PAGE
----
I propose to take Questions Nos. 70, 110, 111 and 116 together.
The Urban Regeneration and Housing Act 2015 introduced a new measure, the vacant site levy, which is aimed at incentivising the development of vacant, under-utilised sites in urban areas. Under the Act, planning authorities are required to establish a register of vacant sites in their functional areas, beginning on 1 January 2017. Planning authorities will be issuing notices to owners of vacant sites by 1 June 2018 in respect of vacant sites on the register on 1 January 2018, indicating that the levy will apply to those sites on 1 January 2019.
The primary purpose of the levy is to act as an incentive for the bringing forward of vacant under-used sites for development, for residential or regeneration purposes. I would hope that as many vacant sites as possible will be developed for these purposes, thereby avoiding liability to the levy.
Under the provisions of the Act, the levy will be applied by planning authorities, commencing on 1 January 2019 in respect of sites which were vacant and on the vacant site register on 1 January 2018 and will subsequently be applied on an annual basis thereafter, as long as the site remains on the vacant site register in the preceding year.
Planning authorities are empowered to apply an annual vacant site levy of 3% of the market value of relevant vacant sites where a site:
- exceeds 0.5 hectares in area,
- was, in the planning authority’s opinion, vacant or idle in the preceding year, and
- is in an area identified by the planning authority in its development plan or local area plan for residential or regeneration development.
All levies due on an individual site will remain a charge on the land concerned until all outstanding levies due are paid. Accordingly, under the vacant site levy provisions, there will be a cumulative effect associated with not activating a site for development purposes for each year that a site remains vacant or idle.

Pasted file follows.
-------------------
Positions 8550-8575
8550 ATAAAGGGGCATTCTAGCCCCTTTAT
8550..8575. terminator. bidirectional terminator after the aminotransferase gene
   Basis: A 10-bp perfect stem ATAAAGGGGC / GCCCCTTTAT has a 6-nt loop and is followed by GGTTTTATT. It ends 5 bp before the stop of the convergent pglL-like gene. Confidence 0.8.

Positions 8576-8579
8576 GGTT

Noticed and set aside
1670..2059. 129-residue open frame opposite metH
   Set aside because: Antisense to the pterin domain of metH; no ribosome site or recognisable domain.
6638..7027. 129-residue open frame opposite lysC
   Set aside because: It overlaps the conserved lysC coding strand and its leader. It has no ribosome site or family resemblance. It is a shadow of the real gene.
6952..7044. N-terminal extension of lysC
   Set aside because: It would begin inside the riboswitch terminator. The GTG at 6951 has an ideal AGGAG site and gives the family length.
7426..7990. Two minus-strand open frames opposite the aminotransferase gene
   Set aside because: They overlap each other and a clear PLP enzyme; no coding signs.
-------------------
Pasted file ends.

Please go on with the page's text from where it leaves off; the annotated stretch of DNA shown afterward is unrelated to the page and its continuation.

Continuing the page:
Planning authorities are presently engaging in the necessary preparatory work, prior to the application of the levy with effect from January 2019 in respect of sites identified on their vacant site registers in 2018. As required under the Act, this includes the identification of specific vacant sites for entry on the register, the registered owners of the sites in question and undertaking site valuations of the registered sites.
My Department does not maintain a central register of vacant sites as each local authority administers the vacant site register in respect of their functional area. However, on foot of a recent review of the on-line vacant site registers across all local authority areas, I understand that there are collectively 238 sites currently on the local registers. 219 of these sites were entered on the local vacant site registers on 1 January 2018 and will therefore be subject to the levy in 2019, unless development works are activated in the interim. In the Dublin area, 98 sites will, as things stand, be subject to the levy in January 2019.
My Department has actively engaged with local authorities in relation to the implementation of the vacant site levy, holding information seminars for local authorities on 25 May 2016 and 8 November 2017, and issuing a circular letter to planning authorities on the detailed arrangements in relation to implementation of the levy on 1 July 2016. My Department will continue to monitor implementation of the levy to ensure that it is being fully used, in line with its intended purpose of incentivising the development of vacant or under-utilised sites in urban areas and so that the full potential of the measure can be realised.
Following a commitment given in Budget 2015, a public consultation was conducted by the Department of Finance on the issue of unused zoned and serviced land with a view to examining what taxation measures might be taken to penalise land owners who do not develop such land. On considering the outcome of the public consultation and further to the enactment of the Urban Regeneration and Housing Act 2015, the Department of Finance determined that no new tax intended to encourage the development of residentially zoned and serviced land - separate to the vacant site levy - would be introduced at that time.
However, as announced in the recent Budget 2018, it is proposed to increase the rate of levy from 3% to 7% of the market valuation of relevant sites with effect from January 2020 in respect of sites included on the local vacant site registers in 2019. Legislative provision for this increase will be tabled by way of Seanad amendment to the Planning and Development (Amendment) Bill 2016, which is presently at Dáil Report Stage.